The top-ranked American man in tennis, John Isner, fielded some unique questions this week at the Citi Open when a group of kids were brought into his pretournament news conference. After he answered queries about whether he plays the popular video game Fortnite (“No”) and what it’s like to be able to dunk (“Not that cool when you don’t have to jump that high”), one youngster asked the 6-foot-10 Isner who his rival was here in Washington.
Isner paused, cocked his head to the right and sighed before landing on Alexander Zverev.
“He’s the top-ranked seed here, he’s a really good player, and he’s the defending champion,” Isner said. “He’s kind of the guy we’re all chasing.”
After Thursday, Zverev remains the player to beat thanks to his 6-3, 7-5 victory over older brother Mischa that sent him to the Citi Open quarterfinals. But Isner fell short in his pursuit: The No. 2 seed fell to American wild card Noah Rubin, 6-4, 7-6 (8-6), in a second-round match that had been moved to Thursday because of rain.
While Zverev (who will play No. 9 seed Denis Shapovalov or No. 7 seed Kei Nishikori on Friday) was sharp and moved nimbly in his match, Isner might welcome the extra rest he has coming. The 33-year-old is coming off a win at a tournament in Atlanta on Sunday that required four victories in four days in heat and humidity. On Thursday, his usually dominant first serve was off — he had five double faults against just nine aces — and he moved slowly at times, even for a player not particularly known for fluidity on the court.
“You never want to lose, but you have to try to find the silver lining in things, and for me, I think this could be a good loss,” said Isner, who is ranked ninth in the world. “Sometimes things can be a blessing in disguise. That’s how I have to look at it now.”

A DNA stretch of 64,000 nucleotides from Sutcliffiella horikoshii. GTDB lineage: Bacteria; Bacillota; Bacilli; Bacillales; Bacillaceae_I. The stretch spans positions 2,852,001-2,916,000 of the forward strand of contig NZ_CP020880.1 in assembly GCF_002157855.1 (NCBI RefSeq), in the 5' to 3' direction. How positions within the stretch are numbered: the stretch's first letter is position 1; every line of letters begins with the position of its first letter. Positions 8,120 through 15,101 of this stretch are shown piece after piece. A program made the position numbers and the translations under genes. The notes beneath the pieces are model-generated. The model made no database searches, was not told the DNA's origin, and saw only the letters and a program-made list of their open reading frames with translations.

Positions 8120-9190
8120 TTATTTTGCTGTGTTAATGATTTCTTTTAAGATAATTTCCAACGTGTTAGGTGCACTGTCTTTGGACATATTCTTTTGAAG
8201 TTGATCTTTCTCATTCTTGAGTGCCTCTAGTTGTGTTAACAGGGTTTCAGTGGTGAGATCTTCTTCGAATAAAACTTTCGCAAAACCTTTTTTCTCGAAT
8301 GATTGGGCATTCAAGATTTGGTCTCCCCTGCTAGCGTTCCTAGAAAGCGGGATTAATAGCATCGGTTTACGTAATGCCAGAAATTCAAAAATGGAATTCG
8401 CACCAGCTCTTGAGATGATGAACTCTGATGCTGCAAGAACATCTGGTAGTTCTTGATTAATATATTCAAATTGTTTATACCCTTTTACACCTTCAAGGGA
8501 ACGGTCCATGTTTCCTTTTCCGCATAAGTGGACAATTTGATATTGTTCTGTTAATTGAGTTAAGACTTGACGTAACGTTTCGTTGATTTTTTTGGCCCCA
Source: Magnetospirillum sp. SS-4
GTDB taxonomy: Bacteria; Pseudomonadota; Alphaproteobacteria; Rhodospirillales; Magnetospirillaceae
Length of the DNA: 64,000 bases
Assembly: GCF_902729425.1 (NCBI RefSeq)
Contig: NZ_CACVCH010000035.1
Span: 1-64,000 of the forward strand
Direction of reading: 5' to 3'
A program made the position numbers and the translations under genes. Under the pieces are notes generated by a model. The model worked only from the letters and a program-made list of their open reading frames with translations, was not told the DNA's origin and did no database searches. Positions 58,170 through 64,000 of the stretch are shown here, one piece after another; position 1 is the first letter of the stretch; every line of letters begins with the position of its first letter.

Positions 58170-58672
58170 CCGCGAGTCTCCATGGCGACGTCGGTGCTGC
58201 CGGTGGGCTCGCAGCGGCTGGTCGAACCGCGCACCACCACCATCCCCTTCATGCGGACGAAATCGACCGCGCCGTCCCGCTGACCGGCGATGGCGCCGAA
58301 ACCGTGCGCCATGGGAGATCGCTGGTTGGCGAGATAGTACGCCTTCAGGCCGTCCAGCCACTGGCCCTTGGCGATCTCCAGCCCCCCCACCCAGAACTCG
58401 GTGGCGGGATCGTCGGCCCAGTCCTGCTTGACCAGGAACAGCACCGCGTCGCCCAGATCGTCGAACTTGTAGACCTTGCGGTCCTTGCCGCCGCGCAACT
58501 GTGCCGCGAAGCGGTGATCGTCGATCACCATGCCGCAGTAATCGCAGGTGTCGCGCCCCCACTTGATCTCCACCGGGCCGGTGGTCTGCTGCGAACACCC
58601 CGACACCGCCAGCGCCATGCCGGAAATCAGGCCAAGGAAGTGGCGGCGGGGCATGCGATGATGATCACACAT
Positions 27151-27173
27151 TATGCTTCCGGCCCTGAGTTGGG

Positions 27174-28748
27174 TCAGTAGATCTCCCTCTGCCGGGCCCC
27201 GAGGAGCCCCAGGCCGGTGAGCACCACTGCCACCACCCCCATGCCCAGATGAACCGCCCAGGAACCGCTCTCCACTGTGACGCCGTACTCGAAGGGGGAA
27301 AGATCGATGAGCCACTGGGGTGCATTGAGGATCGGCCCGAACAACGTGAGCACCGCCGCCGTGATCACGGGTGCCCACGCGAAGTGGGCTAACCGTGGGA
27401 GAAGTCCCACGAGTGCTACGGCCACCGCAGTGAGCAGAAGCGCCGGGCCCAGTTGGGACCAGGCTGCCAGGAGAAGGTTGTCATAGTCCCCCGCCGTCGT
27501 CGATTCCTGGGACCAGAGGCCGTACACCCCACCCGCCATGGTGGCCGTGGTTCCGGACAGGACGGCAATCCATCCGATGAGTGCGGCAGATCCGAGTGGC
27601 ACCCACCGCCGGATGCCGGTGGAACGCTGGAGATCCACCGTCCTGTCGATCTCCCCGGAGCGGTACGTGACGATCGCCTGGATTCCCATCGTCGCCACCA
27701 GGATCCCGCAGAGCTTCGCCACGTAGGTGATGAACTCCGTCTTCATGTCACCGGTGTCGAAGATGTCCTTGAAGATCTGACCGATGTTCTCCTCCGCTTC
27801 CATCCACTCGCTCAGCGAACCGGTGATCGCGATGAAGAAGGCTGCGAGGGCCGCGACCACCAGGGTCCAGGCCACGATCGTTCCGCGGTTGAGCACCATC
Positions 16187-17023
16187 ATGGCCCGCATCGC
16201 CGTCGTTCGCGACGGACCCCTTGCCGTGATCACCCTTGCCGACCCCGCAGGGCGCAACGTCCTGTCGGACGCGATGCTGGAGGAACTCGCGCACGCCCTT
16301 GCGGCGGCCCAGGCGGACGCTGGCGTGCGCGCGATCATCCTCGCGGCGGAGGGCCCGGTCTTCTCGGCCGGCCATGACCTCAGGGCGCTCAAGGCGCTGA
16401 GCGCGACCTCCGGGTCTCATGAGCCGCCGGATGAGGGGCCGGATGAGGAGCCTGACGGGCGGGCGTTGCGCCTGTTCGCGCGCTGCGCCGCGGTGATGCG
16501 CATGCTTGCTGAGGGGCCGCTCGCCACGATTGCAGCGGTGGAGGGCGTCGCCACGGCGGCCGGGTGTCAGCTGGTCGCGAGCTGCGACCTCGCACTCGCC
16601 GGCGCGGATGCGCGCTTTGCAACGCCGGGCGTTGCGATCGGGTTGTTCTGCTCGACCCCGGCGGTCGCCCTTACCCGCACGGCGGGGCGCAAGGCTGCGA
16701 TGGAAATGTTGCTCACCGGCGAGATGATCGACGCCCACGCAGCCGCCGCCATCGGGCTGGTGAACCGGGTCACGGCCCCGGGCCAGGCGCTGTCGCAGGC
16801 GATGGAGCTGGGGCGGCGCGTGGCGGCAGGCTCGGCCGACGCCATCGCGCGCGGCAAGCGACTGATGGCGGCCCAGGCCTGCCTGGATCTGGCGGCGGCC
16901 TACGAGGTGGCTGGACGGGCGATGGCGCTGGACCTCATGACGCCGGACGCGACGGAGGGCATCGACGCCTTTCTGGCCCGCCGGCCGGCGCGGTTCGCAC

Isner, as much as he wanted to win his first title in Washington in 10 years playing the tournament, also wants to be ready for higher-level tournaments in Toronto and Cincinnati, as well as the U.S. Open later this month.
He started the year 1-6 in singles play before turning his season around in March, going on a run in Miami to win his first ATP Masters 1000 event, which is one level below a Grand Slam. He hurdled two top-10 opponents, Juan Martin del Potro and Zverev, along the way.
He hasn’t let up since, and a career-best semifinal appearance at Wimbledon in July and his 14th career title — including five in Atlanta — have made for a busy summer.
“I think, to my credit, I’ve kept my foot on the gas pedal since Miami. I didn’t really take a huge sigh of relief or a big deep breath or anything like that; I kept working and kept putting my head down,” Isner said. “Just going to work, and I’ve been playing well ever since.”
Isner has been playing so well that he has called this the best tennis of his 14-year career. Perhaps it’s prudent of him, then, to appreciate what a few extra days of rest could do for his chances of capturing a first Grand Slam title this month in New York.
Isner, like all of the players in the Citi Open this week, endured more than one rain delay before finally getting on court Thursday afternoon. The weather has been brutal at Rock Creek Park Tennis Center. Rain has delayed or canceled matches every day of the main-draw competition, and it started to fall again Wednesday night just as Isner and Rubin were set to play on Stadium Court. They were rescheduled for an afternoon time slot Thursday, but torrential rain caused a five-hour delay at the start of the day.
Fans who arrived at 2:30 p.m., when play was set to begin, either huddled under tents at concession stands or left altogether as the rain partially flooded walkways and drenched courts. Players who arrived to warm up sat idly in the player lounge or locker room.
“It’s not ideal, but we’re all dealing with it,” Isner said. “It’s mentally taxing, just sitting around hours on end, hoping the rain stops. And then you don’t expect it to stop, then it does — then holy crap, you’re on in 30 minutes.”
It could have been worse for Isner. Since the weather has condensed the schedule, Rubin’s third-round match against No. 16 seed Andrey Rublev was scheduled to be played later Thursday night — and Rubin lost, 6-3, 6-2.
“He’s got to play a match in about an hour,” Isner said before the match. “I don’t know what I would have done if I won.”